Jan and Stephanie have been representing the Standing Rock Sioux Tribe in a federal lawsuit concerning the Dakota Access crude oil pipeline, a fight linked with an historic movement for indigenous rights that captured international attention in 2016. Here, they share a rare quiet moment at Earthjustice’s office in Seattle.
Filed on July 27, the lawsuit challenged the U.S. Army Corps of Engineers for violating the National Historic Preservation Act and other federal laws, after the agency issued final permits for the pipeline. On December 4, the Standing Rock Sioux Tribe and all who stood in solidarity over the last few months won a major victory when the Army Corps announced it would not be granting an easement under Lake Oahe for the Dakota Access pipeline to cross the Missouri River a half mile upstream of the Standing Rock Sioux Tribe reservation. (Read Jan's commentary on what happens next, following the Dec. 4 announcement.)
Jan has been a part of the Northwest office since 1998. During that time, he has successfully litigated on regional and national issues including listings of salmon under the Endangered Species Act, stormwater pollution, coal-fired power plants, and forestry.
Stephanie joined the Northwest office from the Navajo Nation in 2015.
Yana and Trent met with members of Restore the Delta to prepare testimony for an upcoming court hearing. Earthjustice is representing the grassroots organization in ongoing hearings before California’s State Water Resources Control Board that will determine the future of the Twin Tunnels proposal.
It is one of a series of legal battles Earthjustice is involved in related to areas affected by California's multi-year drought. The battles include litigation against destructive fracking practices, fighting for strong protections of endangered fish species, and the renegotiation of long-term water contracts with corporate agriculture interests that were established under an inadequate and since-invalidated biological opinion.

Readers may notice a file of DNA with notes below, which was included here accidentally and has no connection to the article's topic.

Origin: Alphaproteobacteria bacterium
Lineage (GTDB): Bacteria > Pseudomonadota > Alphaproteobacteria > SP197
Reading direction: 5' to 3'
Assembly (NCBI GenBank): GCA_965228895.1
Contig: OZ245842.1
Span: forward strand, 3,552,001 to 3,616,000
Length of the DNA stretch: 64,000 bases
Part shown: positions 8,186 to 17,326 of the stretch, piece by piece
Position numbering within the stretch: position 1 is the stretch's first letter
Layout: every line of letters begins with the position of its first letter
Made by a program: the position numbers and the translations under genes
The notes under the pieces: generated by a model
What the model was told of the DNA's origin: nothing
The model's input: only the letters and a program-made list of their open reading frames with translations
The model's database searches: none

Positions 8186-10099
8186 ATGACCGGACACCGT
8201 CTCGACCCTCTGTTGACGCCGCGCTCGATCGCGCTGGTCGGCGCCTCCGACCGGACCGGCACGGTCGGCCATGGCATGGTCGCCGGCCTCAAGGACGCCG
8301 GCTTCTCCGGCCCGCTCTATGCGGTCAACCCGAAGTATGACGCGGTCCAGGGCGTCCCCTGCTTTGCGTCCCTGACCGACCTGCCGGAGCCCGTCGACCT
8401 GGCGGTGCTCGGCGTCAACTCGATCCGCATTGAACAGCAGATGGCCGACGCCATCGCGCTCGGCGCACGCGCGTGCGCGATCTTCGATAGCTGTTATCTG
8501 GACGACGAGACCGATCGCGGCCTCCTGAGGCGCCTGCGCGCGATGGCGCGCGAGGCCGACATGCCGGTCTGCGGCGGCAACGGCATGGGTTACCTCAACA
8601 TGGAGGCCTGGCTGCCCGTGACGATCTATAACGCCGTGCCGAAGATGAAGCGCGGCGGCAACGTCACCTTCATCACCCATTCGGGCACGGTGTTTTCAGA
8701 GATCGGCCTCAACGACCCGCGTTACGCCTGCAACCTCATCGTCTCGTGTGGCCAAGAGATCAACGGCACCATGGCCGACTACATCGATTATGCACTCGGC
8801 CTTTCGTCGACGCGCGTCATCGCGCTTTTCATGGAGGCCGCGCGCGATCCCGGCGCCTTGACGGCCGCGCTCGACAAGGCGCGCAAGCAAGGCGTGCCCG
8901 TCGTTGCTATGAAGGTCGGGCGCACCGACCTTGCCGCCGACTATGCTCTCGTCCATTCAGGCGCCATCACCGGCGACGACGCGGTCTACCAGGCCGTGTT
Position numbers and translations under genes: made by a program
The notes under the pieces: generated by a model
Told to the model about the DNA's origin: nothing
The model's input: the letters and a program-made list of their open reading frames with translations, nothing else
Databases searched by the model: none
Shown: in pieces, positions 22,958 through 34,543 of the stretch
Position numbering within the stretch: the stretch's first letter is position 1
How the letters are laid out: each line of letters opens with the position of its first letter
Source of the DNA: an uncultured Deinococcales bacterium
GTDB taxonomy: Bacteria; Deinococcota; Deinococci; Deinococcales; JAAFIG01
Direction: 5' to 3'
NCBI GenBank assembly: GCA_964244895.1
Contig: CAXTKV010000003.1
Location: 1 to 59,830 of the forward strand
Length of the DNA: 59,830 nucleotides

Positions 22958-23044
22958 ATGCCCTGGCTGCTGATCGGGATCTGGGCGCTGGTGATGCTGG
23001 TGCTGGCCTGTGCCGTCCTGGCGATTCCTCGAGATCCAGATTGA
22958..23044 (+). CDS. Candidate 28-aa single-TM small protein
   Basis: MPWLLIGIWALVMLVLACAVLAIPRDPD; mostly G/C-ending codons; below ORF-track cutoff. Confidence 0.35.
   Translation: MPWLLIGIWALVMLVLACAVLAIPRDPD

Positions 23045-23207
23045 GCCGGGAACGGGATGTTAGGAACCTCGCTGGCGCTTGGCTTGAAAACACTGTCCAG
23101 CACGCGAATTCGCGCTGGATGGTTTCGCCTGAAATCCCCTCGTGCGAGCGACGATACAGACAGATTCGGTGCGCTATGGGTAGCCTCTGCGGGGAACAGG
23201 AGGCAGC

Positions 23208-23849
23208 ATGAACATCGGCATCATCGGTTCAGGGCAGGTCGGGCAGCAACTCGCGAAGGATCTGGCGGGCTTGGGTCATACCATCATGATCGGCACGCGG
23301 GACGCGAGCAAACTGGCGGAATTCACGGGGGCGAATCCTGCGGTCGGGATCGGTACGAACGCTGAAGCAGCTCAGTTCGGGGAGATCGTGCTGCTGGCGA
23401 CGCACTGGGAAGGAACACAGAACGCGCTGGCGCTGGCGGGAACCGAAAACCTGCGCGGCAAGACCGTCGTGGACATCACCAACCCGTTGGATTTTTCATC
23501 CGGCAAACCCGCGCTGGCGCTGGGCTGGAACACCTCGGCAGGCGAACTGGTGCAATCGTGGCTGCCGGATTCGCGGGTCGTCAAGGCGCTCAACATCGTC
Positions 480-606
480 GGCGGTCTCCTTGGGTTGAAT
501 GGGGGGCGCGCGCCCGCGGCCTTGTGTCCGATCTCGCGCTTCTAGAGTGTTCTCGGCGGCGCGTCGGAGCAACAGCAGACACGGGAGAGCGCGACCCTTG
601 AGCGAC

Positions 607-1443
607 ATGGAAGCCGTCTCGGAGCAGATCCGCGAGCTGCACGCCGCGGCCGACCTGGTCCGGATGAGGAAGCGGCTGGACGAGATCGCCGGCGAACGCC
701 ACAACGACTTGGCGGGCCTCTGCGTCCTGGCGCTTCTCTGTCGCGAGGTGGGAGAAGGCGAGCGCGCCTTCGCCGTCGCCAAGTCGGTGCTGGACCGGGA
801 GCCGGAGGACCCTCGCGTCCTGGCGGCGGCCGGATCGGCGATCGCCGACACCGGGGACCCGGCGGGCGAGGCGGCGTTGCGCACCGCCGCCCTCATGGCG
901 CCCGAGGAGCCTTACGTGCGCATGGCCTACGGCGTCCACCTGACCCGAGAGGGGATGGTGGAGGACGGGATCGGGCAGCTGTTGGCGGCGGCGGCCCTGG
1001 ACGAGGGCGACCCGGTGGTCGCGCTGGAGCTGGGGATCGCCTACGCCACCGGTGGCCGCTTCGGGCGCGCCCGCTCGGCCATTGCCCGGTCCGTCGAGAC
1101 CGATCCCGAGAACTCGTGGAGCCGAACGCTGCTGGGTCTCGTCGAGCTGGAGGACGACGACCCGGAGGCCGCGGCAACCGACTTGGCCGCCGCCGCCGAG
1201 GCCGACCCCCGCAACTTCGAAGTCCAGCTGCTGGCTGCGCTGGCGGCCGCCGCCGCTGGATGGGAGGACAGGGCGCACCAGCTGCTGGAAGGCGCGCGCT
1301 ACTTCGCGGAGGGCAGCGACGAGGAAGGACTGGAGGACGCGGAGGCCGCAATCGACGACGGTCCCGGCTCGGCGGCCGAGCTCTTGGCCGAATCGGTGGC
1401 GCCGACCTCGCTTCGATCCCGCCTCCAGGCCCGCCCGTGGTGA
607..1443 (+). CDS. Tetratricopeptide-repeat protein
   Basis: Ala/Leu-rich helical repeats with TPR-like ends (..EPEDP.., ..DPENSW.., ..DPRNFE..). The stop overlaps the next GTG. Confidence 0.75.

As an environmental justice advocate, Yana’s experience has been focused on facility permitting, local and state agency oversight and enforcement, information access, and public participation in environmental decisionmaking.
Trent joined Earthjustice as a staff attorney in 2008. His work has included twice defeating attempts by the Bush Administration to gut regulations that protect our national forests, and invalidating a plan for pumping water from California rivers that would have pushed several imperiled fish toward extinction.
At the Ninth Circuit Court of Appeals, Ted presented oral arguments defending a 20-year ban on new uranium mining claims on one million acres adjacent to Grand Canyon. Ted met with supporters of the ban, including Native Americans and conservation groups, outside the courtroom following the hearing.
Then-Interior Secretary Ken Salazar issued the ban in 2012, prohibiting new mining claims and limiting mine development on existing claims. The ban had been called for by Arizona’s governor, local governments, Native American tribes, recreationists, and conservation groups concerned about the impact of a uranium mining boom on pure groundwater, cultural resources, and the iconic landscapes surrounding Grand Canyon. Uranium pollution already plagues the Grand Canyon and surrounding area. A mining industry lawsuit asserted that the Interior Department’s exhaustive two-year study, culminating in a 700-page evaluation of environmental impacts, was inadequate.
The Havasupai Tribe, Grand Canyon Trust, Sierra Club, Center for Biological Diversity and National Parks Conservation Association, represented by Earthjustice, intervened in the lawsuit and has been working to defend the uranium mining ban since 2012.
Ted joined Earthjustice's office in Denver in 2002. He works to protect some of the most iconic landscapes in the West, roadless areas and the planet's climate, on behalf of conservation groups in the Four Corners' states.